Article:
The Washington Post reported on October 21 that 789 people were shot dead by cops so far this year, with 71 being killed in the past 30 days. This is continuing a steady escalation in the war on citizens being carried out by U.S. police. Contrast this to the steady decline in felonious killings of police officers over the past 3 decades, and the false “war on cops” being portrayed by police apologists.
Even FBI Director James Comey lamented, “It is unacceptable that The Washington Post and the Guardian newspaper from the U.K. are becoming the lead source of information about violent encounters between police and civilians. That is not good for anybody.”
He is referring to the fact that there is no real system in place to count the number of people killed by police, beyond the good work of independent media and advocacy groups. The FBI relies on a voluntary system where local police departments report data on deadly use of force, if they so choose.
Other than the Post and the Guardian, there is the original site for counting police shootings – KillByPolice.net whose count is far higher than both of its counterparts.
Naturally, most departments refuse to submit data. Only 224 of 18,000 U.S law enforcement agencies reported a fatal shooting by their officers last year.
The other large media organization keeping a tally of those killed by U.S. police is British-based The Guardian. On October 15th, they reported that some of the most high-profile victims of deadly brutality carried out by U.S. police are missing from the official record of homicides by officers.
The deaths of Eric Garner, 12-year-old Tamir Rice, and John Crawford were not even worth reporting in the opinion of the departments where the murderous police are employed.
Garner was not in the federal record because the New York Police Department has not submitted data since 2006. The Cleveland and Beavercreek departments in Ohio, where Rice and Crawford were shot, did not file reports to the FBI.
“A review of data collected over the years by the FBI showed that high-profile homicides in which officers were found to be at fault were not recorded or were logged inconsistently. Problems stem from the fact that only one of the FBI’s 32 classifications for all homicides – which are precise enough to include ‘child killed by babysitter’ and homicides linked to gambling – makes reference to the person who carried out the homicide being a police officer. This classification, ‘felon killed by police,’ is automatically counted as a justifiable homicide.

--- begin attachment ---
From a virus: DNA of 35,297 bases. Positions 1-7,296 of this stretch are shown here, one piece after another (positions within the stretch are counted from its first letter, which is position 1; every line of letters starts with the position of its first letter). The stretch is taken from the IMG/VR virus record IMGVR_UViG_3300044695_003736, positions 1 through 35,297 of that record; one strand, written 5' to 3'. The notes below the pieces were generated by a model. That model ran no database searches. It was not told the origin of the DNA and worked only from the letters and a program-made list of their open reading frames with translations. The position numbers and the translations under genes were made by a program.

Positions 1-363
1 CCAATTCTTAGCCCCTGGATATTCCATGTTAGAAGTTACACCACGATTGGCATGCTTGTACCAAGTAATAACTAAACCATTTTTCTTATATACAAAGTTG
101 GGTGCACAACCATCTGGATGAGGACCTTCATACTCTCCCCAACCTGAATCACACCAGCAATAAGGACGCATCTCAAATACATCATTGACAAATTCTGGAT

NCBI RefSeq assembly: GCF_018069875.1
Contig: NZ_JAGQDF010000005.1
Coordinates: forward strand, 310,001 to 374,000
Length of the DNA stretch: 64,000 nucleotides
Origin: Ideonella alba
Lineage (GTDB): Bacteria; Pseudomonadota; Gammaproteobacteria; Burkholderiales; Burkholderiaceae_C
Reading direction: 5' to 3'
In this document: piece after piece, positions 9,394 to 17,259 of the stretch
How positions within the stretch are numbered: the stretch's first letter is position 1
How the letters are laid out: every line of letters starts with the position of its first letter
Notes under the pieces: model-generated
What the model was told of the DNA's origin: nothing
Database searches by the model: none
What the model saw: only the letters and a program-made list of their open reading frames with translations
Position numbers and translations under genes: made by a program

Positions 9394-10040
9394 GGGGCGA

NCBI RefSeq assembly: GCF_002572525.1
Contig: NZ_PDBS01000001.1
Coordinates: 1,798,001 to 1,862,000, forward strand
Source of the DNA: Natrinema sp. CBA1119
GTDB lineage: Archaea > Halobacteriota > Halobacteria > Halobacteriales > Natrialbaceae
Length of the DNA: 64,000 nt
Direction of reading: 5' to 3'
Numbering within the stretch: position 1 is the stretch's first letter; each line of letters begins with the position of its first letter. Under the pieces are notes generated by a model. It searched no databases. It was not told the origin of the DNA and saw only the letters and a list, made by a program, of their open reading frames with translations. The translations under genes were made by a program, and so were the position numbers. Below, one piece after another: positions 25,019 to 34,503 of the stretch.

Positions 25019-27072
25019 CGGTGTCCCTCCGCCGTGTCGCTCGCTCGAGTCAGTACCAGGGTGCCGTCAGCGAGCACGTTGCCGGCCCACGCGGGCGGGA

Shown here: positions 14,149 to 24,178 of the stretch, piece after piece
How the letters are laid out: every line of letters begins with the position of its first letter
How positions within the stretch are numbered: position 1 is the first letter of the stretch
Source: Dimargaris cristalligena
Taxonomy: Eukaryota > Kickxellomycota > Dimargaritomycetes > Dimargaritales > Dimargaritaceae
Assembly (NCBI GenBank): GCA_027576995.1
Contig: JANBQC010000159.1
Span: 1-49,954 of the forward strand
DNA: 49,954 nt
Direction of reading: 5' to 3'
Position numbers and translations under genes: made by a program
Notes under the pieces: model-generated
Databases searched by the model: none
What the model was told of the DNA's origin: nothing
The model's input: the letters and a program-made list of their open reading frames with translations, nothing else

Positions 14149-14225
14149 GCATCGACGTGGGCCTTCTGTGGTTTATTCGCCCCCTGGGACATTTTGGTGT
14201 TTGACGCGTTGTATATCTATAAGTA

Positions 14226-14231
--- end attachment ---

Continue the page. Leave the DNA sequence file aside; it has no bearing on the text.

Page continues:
Apparently because the FBI offers no category for recording killings by law enforcement officers of people who were not felons, some departments have filed unjustified homicides by their officers among the general stack of murders, manslaughters and other killings between civilians.”
The Guardian article goes on to describe several cases of cops, on-duty and off, murdering people only to have their deaths misrepresented by the departments.
In 2014, the FBI documented 444 “justifiable homicides.” In an indication of the worsening situation for citizens, The Guardian count reached that number before the halfway point of 2015.
The true number of people killed by police officers may turn out to beat our wildest expectations if it is ever discovered. The more departments that decide to report, the more homicides we see.
“The FBI data showed that while the number of departments reporting killings by their officers rose 14% from 196 per year in 2009 to 224 last year, the number of homicides increased by 12% from 392 to 439 per year in the same period.”
Use of the term “justifiable homicide” by police departments is a gray area, to say the least. This classification makes it easy for authorities to justify those killings which amount to murder, or otherwise shrug off the remorse that would be felt by normal people.
Virginia represents one of the worst states in the U.S. when it comes to counting or reporting police killings. Fairfax County does not even provide data to the state of Virginia.
“Fairfax County police, has unilaterally stopped providing the data, saying they are not legally required to do so.
The agency said such homicides are not considered to be an ‘actual offense’ and therefore are not required to be included in an agency’s crime-reporting numbers.”
This complete disregard for the importance of human life is helping to drive the rise in police brutality we have witnessed over the past few years. However, alternative media and social networking are proving to be a powerful antidote to this malady of state-sanctioned violence and secrecy.